You told me, “You need to find someone you trust to give you advice about Julian.” When we were trying to decide if we should send Julian to SAB I realized I needed to find people who were not invested in Julian financially, people who had his best interests at heart but had no vested interest in him other than wanting him to succeed. If a parent doesn’t have that—only has teachers who want their son to continue in their school—where can they find professional advice when they need it?
They can come to you. You can ask me, or they can ask questions in Dance Magazine.
If they write to you or to me, and maybe I know someone where they live. Maybe I know that person they’re teaching; the ballet world is so small; maybe I can find out if they are good people that they should contact. I mean, everything is so reachable, nowadays, you know?
How to you feel about sending young boys away from home to study ballet I residential programs?
It really is individual; some kids do very well, and some really need more time at home. It’s up to the individual and the parent. It depends how the home is. One thing feeds another. And it depends on how big your dream is and your ambition… You have to have a big dream, you know?
You’ve offered so much wonderful information. Is there anything else you would want to say to young male dancers or parents about helping them succeed?
For the parents, I would say to support their sons because it’s not an easy profession, because we’re constantly frustrated—not in a bad sense. I mean we always want to do better, and, like I said in the beginning, you have an instrument that you cannot fine-tune and then just play it. You have to fine-tune it and then fine-tune it and fine-tune it; it’s a constant tuning. And that’s what a lot of people cannot do.
To the boys, if you are lazy, don’t even start thinking about it. We have to really think like sports people. Look how far sports, like gymnastics for example, has come. Still people are bickering about different methods for how to do Plié and tendu. It’s physicality.
When parents have a child that is very talented, don’t make them showpieces—don’t let the teachers do that. I see it when the competition [YAGP] comes around in the summertime. It’s like if I would have a school and I would bring someone to New York, I would know exactly the teacher that I would bring my student to. But they don’t do that; the teachers become actually the main focus. They have a product to sell, but they want to be the ones admired because the student comes out of their school. They aren’t saying, “I’m sending them to you. I’m a teacher somewhere in Timbuktu, and I have this extremely talented person…” They go from teacher to teacher, one day to me, one day to you…They are trying to get the credit for themselves, not for the child. That’s the last thought for them, to really think of the child.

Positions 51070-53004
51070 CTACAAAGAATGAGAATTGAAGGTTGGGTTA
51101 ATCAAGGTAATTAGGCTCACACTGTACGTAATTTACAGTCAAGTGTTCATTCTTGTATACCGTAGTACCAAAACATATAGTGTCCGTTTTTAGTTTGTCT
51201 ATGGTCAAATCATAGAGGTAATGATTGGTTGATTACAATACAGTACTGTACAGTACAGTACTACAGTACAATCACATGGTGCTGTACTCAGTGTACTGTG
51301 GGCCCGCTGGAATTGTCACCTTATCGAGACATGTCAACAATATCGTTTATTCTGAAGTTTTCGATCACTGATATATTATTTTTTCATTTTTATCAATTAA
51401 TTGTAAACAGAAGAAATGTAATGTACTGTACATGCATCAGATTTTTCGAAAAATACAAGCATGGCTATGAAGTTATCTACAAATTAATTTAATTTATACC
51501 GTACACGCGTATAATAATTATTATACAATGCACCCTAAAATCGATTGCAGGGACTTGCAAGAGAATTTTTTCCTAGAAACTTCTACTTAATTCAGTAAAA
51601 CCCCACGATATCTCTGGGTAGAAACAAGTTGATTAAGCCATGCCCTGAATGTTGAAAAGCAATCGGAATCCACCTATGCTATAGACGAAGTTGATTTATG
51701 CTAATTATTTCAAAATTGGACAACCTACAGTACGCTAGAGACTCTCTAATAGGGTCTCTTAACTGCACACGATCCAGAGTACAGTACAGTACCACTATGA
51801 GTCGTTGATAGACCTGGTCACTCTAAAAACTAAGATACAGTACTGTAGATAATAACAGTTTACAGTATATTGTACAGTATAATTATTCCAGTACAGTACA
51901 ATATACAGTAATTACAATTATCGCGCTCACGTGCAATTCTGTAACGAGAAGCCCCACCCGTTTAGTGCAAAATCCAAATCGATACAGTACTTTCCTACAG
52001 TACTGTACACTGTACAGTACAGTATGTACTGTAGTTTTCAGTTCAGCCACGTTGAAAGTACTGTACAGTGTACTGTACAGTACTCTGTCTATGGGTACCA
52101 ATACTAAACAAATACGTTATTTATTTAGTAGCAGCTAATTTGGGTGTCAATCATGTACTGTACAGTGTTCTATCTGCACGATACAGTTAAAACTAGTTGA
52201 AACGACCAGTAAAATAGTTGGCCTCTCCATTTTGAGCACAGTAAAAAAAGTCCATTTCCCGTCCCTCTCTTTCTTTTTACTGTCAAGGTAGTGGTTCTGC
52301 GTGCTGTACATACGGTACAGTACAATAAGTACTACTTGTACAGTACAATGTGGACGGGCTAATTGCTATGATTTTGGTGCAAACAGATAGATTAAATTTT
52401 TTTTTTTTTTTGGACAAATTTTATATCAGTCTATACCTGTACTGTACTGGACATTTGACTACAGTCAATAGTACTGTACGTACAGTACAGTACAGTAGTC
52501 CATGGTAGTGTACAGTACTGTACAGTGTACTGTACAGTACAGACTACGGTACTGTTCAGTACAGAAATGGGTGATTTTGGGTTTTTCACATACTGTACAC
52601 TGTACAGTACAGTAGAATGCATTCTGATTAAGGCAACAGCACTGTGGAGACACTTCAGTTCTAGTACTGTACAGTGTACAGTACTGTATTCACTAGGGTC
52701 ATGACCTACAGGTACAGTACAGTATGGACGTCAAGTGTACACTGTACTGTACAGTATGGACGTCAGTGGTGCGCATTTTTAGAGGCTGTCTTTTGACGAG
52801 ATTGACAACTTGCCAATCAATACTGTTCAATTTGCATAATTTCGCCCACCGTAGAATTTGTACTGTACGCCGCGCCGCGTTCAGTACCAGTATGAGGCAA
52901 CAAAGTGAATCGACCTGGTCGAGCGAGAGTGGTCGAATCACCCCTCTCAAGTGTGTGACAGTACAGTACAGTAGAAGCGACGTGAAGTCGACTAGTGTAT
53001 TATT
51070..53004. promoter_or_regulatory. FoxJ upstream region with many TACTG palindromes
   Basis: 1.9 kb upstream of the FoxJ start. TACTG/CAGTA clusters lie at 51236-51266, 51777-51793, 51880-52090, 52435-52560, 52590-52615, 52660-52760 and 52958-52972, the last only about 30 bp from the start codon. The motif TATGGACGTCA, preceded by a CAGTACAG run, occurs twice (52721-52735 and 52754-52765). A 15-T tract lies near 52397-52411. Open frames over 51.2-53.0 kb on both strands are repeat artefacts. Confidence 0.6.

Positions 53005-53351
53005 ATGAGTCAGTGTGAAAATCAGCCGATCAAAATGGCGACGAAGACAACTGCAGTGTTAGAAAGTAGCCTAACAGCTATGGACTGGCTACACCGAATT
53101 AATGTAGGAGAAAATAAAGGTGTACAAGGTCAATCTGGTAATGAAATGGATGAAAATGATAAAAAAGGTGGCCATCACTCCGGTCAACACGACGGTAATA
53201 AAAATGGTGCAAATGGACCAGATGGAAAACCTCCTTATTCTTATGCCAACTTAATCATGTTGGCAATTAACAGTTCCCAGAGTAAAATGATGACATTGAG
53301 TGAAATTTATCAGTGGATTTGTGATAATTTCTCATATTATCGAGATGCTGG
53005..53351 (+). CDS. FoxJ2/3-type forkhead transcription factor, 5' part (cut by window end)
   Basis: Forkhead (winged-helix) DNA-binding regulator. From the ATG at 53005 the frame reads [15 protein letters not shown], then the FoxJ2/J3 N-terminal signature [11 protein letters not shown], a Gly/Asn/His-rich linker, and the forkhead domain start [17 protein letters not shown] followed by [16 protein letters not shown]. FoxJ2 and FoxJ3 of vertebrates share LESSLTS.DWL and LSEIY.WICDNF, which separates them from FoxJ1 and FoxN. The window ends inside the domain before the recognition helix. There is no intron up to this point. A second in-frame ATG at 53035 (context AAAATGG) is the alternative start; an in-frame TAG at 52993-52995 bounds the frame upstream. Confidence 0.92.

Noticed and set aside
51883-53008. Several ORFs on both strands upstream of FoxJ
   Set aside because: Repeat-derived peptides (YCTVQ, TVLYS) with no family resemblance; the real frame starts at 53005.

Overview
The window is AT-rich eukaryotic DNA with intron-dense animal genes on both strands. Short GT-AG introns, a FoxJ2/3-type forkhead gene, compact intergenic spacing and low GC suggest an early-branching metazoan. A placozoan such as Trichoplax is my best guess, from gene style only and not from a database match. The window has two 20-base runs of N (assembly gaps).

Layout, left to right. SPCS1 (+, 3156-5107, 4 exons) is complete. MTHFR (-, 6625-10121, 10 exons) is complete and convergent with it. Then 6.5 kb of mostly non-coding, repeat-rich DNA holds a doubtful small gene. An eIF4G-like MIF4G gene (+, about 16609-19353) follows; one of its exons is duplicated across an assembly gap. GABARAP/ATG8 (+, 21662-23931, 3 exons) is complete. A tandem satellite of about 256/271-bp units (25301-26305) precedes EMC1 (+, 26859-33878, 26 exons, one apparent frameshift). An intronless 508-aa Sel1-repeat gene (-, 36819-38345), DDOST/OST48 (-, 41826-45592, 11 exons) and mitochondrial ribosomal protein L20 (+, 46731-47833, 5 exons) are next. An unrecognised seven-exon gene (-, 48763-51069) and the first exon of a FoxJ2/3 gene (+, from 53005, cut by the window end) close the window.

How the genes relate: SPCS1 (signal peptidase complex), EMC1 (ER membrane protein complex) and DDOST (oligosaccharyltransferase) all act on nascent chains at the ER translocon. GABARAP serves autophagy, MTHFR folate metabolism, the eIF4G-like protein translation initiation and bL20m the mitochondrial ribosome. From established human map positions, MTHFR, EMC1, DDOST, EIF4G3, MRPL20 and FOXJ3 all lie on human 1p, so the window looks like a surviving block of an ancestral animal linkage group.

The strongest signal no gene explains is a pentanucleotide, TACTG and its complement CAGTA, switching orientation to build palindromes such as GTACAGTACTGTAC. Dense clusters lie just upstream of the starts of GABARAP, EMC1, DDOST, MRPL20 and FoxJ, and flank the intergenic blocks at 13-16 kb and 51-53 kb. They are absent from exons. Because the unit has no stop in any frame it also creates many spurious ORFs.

And a lot of times, teachers have very little to do with it. They have sometimes one kid that is so extremely talented and ambitious that the teacher doesn’t do basically anything.
In addition to showcasing the students before different teachers and schools, when the boys come to New York for YAGP, they get seen by ballet company representatives. Is that a good thing or a bad thing?
It is a good thing, but they’re children, and companies don’t hire children.
Had Julian competed in 2011, he would have been almost eighteen; he would actually have been looking to get into a company.
Then, as a parent, you have to ask, what company? What repertoire? Do they have a teacher who can keep his technique up. Those are the things that a lot of people don’t do, and then the boy accepts a contract. Then they hate every minute.
Now you can Google anything. There are no more excuse, “I didn’t know.” That’s bull.
About Wilhelm Burmann
Wilhelm Burmann danced with New York City Ballet for four years, was a Principal Dancer for Frankfurt Ballet and Grand Theatre du Genève for whom he was also Ballet Master. He was a Principal at Stuttgart Ballet and danced for many other companies including Pennsylvania Ballet and New Jersey Ballet.
He has also been Ballet Master for Washington Ballet and Ballet du Nord and has personally coached many of the biggest names in American Ballet. Besides being on the faculty of Steps he has also taught on faculty at the Melissa Hayden School of Ballet, Harkness Ballet School and Ballet Arts in New York. He is a guest faculty member for a host of companies including American Ballet Theater, New York City Ballet, Paris Opera Ballet, Milan’s La Scala, and Australian Ballet to name but a few. The University of Iowa and Skidmore College’s Saratoga Program also benefit from their association with Wilhelm Burmann.